SAN BERNARDINO, Calif. (KTVU-AP) - A man and a woman involved in a San Bernardino shooting that left at least 14 people dead on Wednesday, have been killed by police after authorities exchanged gunfire with the suspect vehicle, according to authorities.
A law enforcement official had first identified Syed Farook, 28, as the male suspect in the shooting and the woman as Tashfeen Malik, 27. Police said in a late evening news conference, it was not clear what their relationship was. Relatives of the alleged shooters say the two were married.
The official, who was briefed on the case, was not authorized to speak to the media about the ongoing investigation and spoke on condition of anonymity.
Police in patrol cars and armored vehicles had converged on both sides of a black SUV on Samuel Avenue that had its front, back and side windows shot out shortly after 3 p.m.
Authorities confirmed that one suspect was down on the street at the location. Armored police vehicles slowly converged on the SUV to inspect it.
According to Fox News, a second suspect was found dead in the vehicle. San Bernardino Police Chief Jarrod Burguan later confirmed that two suspects -- a man and a woman -- had died in the officer-involved shooting.
Burguan also said at a news conference Wednesday evening that authorities found what they believe is an explosive device at the Inland Regional Center in San Bernardino. Bomb squads were working on it.
The FBI is looking at several possibilities for what drove shooters to kill 14 people at a California social services center.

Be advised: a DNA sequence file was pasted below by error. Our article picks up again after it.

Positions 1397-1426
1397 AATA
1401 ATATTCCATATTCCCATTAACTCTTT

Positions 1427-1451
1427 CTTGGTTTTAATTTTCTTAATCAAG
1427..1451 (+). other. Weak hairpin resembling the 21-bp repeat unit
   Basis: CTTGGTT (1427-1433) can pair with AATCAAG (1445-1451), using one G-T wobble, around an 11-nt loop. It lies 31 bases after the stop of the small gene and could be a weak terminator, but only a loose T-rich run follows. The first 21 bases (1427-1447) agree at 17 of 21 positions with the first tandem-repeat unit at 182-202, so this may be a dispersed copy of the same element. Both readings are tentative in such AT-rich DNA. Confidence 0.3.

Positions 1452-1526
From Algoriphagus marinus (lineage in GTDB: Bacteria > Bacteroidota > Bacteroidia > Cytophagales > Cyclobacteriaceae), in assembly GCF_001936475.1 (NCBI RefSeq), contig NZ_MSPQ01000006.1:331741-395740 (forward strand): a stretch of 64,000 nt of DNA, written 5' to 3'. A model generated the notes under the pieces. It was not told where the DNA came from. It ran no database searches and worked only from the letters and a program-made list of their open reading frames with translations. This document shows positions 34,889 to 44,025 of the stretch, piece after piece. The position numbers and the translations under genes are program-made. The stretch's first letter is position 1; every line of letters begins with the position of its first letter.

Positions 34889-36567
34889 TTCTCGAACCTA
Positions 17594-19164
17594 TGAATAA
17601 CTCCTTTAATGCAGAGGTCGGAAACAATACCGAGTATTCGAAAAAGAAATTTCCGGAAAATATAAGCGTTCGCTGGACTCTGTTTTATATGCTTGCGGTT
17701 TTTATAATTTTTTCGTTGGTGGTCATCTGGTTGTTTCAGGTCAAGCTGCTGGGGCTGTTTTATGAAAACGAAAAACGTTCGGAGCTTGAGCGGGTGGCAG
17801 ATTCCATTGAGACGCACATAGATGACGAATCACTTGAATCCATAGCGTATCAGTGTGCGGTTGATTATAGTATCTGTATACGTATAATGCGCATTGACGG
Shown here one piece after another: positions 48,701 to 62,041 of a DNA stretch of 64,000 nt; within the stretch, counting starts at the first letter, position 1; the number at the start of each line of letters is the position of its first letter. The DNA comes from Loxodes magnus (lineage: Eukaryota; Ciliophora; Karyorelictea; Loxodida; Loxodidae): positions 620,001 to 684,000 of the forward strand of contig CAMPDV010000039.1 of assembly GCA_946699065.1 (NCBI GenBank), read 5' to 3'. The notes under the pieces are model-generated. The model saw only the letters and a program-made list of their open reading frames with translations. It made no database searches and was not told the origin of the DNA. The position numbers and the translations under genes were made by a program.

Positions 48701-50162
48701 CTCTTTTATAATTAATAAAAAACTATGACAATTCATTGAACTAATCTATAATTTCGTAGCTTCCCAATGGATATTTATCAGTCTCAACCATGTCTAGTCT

David Bowdich, assistant director of the FBI's field office in Los Angeles, says one possibility is workplace violence and another is "terrorism."
He did not elaborate.
Burguan says the suspects were wearing "tactical, assault-style clothing" and were both armed with assault rifles and handguns.
Police sought a third person after neighborhood residents reported a person fleeing the area of the gunbattle and jumping between back yards over fences. Authorities took the third person into custody, but it was not clear if he was involved with the shootings or not.
Residents in the area were asked to remain inside their homes for safety reasons.
Police confirmed that one officer had been injured in the exchange of gunfire, but he has been transported to a hospital and his injuries were not serious.
Earlier at around 11 a.m., the gunmen, believed to be wearing military-style gear opened fire at a San Bernardino social services center, killing at least 14 people and wounding more than a dozen others, authorities said.
FBI agents and other law enforcement authorities converged on the center and searched room to room for the attacker or attackers, Burguan said. But he said they may have escaped in a dark SUV, he said.
"They came prepared to do what they did, as if they were on a mission," Burguan said, noting the attackers carried long guns — which can mean rifles or shotguns.
Police shed no light on a motive.
Witnesses said several people locked themselves in their offices, desperately waiting to be rescued by police, after gunfire erupted at the Inland Regional Center, which serves people with developmental disabilities.
The attack took place in a rented-out conference area where the San Bernardino County Department of Public Health was holding a banquet, said Maybeth Feild, president and CEO of the center. She said the building houses at least 25 employees as well as a library and conference center.
No weapons were recovered at the center, though authorities were investigating unidentified items in the building and have brought in bomb squads, Burguan said.